Back in the ’70s, Pong seemed like harmless family fun. Bleep . . . Bloop . . . Bleep . . . Score! But what if that was just the first taste? Harder stuff was on its way, just as surely as computing power was skyrocketing. Compared to the eight-bit decaf of my childhood, today’s hyperrealistic, massively multiplayer video games look like straight-up crack. Or “digital heroin,” as many alarmists, parents and tabloids have come to regard the screens in front of our collective noses.
Nowadays, we often joke about our tech habits using the language of addiction. But is it possible to actually be addicted to video games? Ask YouTube and you’ll be introduced to a lanky Canadian lad named Cam Adair. If “Revenge of the Nerds” had a TED Talk, his video is what it would look like. He testifies with passion and pathos about how his online compulsion choked out every other healthy instinct. He spent up to 16 hours a day gaming. He dropped out of high school. In the morning, as soon as Adair’s dad dropped him off at his fake restaurant job, he’d take the bus home, sneak back into his room and get a few hours of rest before starting over again. He knew he’d lost control of his life and tried to kick the habit several times before reclaiming his life years later—and ultimately founding Game Quitters, the world’s largest support community for video game addiction.
Over the past decade or so, professionals in the medical and psychological arenas have been seeing more and more cases like Adair. They have called for closer study. This past June, the World Health Organization took the concern one step further and created a new entry in its International Classification of Diseases: gaming disorder.
The International Classification of Diseases, or ICD, is a reference manual for classifying diseases, disorders, injuries and other health conditions. Practitioners use it for diagnosis. Researchers use it for statistical analysis. Many health care companies and insurers use it as a basis for reimbursement. So this new classification of gaming disorder does more than just slap a new label on a set of symptoms. It creates a framework for the health care system to formally address it, and it creates the conditions whereby sufferers may eventually find help.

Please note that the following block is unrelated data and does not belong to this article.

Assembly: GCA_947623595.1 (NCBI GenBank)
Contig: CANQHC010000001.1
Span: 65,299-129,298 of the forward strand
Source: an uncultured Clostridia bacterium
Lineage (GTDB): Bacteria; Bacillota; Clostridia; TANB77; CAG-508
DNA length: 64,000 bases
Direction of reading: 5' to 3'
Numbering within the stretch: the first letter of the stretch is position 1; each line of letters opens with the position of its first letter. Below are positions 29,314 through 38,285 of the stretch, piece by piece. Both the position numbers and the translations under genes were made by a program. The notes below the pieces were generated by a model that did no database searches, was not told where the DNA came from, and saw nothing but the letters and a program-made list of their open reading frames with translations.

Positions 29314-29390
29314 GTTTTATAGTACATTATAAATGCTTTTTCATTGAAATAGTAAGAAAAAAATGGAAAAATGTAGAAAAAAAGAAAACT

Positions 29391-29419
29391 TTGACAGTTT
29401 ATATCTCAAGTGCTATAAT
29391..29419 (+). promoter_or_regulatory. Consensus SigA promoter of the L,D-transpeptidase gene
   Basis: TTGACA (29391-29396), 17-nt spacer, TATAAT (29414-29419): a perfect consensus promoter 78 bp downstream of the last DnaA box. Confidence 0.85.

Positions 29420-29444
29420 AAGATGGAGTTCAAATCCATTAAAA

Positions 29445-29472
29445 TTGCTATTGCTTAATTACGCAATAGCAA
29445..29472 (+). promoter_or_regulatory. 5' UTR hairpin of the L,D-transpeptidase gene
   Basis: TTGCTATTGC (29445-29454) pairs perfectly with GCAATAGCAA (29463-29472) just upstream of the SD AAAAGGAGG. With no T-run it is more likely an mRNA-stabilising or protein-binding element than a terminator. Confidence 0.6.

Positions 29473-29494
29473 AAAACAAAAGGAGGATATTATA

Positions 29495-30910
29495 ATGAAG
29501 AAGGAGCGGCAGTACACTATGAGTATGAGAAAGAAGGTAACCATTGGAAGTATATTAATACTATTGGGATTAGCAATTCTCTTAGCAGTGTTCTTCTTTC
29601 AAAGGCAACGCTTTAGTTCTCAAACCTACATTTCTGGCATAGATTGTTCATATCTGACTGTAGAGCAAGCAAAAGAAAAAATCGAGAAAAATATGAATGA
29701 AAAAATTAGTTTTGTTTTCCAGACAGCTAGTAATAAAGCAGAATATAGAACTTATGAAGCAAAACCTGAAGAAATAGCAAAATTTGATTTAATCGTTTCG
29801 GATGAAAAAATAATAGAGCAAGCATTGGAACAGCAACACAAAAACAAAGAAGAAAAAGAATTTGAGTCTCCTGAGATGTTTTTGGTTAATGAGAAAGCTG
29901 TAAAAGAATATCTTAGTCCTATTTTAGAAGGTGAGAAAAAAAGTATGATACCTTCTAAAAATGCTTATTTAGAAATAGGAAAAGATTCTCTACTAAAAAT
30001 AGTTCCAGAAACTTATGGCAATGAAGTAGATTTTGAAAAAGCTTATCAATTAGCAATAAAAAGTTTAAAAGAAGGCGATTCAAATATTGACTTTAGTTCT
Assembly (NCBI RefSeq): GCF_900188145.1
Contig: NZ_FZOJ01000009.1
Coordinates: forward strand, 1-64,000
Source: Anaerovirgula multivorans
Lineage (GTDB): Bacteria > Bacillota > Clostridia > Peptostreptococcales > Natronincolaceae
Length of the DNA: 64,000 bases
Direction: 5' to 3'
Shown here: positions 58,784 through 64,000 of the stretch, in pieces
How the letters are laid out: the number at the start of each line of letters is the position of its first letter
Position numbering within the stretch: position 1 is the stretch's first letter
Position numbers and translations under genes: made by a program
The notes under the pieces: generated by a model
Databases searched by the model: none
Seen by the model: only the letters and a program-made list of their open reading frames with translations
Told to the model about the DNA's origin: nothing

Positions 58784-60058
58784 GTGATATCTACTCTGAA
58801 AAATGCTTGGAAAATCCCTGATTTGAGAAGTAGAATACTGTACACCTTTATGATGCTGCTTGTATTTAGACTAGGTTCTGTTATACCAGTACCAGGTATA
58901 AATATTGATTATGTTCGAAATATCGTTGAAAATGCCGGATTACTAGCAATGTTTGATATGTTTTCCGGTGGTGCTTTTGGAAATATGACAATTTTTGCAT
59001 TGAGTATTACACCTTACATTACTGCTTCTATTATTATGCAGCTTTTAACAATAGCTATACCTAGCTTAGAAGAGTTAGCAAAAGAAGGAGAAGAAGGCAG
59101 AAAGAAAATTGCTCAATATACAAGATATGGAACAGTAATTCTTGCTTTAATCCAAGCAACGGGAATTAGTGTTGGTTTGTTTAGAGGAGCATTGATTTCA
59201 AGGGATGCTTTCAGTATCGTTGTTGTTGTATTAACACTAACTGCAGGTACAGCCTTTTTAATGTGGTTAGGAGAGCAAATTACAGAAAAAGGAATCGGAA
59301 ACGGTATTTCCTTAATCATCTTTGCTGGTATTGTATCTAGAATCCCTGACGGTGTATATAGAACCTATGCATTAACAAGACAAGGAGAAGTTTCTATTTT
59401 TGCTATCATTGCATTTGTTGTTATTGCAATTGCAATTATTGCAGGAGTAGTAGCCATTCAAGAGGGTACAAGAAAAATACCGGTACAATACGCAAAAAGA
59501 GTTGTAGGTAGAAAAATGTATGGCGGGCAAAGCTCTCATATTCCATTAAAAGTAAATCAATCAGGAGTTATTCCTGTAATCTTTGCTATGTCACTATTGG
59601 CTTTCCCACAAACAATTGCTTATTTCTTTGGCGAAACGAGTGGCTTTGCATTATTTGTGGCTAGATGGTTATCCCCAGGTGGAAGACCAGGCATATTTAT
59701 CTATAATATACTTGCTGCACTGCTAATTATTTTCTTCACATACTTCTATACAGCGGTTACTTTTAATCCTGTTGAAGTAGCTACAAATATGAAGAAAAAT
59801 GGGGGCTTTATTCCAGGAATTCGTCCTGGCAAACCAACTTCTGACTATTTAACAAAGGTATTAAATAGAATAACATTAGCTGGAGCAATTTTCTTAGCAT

Not all psychologists agree gaming disorder is worthy of inclusion in the ICD. Many see this as a misguided attempt to pathologize a popular pastime and ignore underlying mental health issues that might drive a person to seek solace in an alternate reality. Others argue for a broader category—Behavioral Overuse Disorder—that could apply to a range of related issues without prejudice toward gamers. WHO leaders knew this decision would encounter blowback, so they set the bar very high for a gaming disorder diagnosis. They identified three major characteristics of the condition—similar to those of substance use and gambling disorders.
First, the behavior must cause marginalization of other daily activities. Second, it must impair control, despite consequences, persistently or recurrently for at least a year. Third, it must lead to significant distress in social, familial and personal functioning. Essentially, gaming would have to be ruining your life—not just dragging down your GPA. By WHO standards, the prevalence of this condition is very low.
The conversation about gaming often centers on kids because parents see their children withdraw in ways they don’t recognize from their own childhood. But, of course, gamers aren’t all kids. The average age of the video game player is roughly 35—that is to say, the age of the average person. But it does beg the question: What does all of this do to minds that are still under development? And more generally, how serious is this phenomenon?
The 2015 Common Sense Census of media use found that teens (13 to 18) spent a daily average of more than six and a half hours on screen entertainment (including TV, smartphones, computers, video games and streaming videos). Nearly 80 percent check their phones hourly, and 72 percent feel the need to respond immediately. Kids 8 to 12 trailed teens just slightly with a daily average screen time of more than four and a half hours. This all represents a significant increase from years past, with a substantial minority developing excessive, problematic habits that interfere with functioning in school and relationships.
You might think that kids who never knew a world without the internet would be in denial about all this, but in fact they seem to be acutely aware. The poll said that 50 percent of teens feel they’re addicted to their mobile devices. More than one-third said they very often or occasionally try to cut down the amount of time they spend on their devices.
Suzanne Shimoyama, M.D., is a child and adolescent psychiatrist at UC Davis Medical Center. She says that when you take away the parent-child power struggle and engage adolescents about their experiences, you might be surprised how much insight they have into their situation. “Some of them, around the time of finals, say, ‘It’s a relief when my parents take away my internet access because I don’t like having the pressure of needing to communicate or to be a part of something when I really need to be studying.’”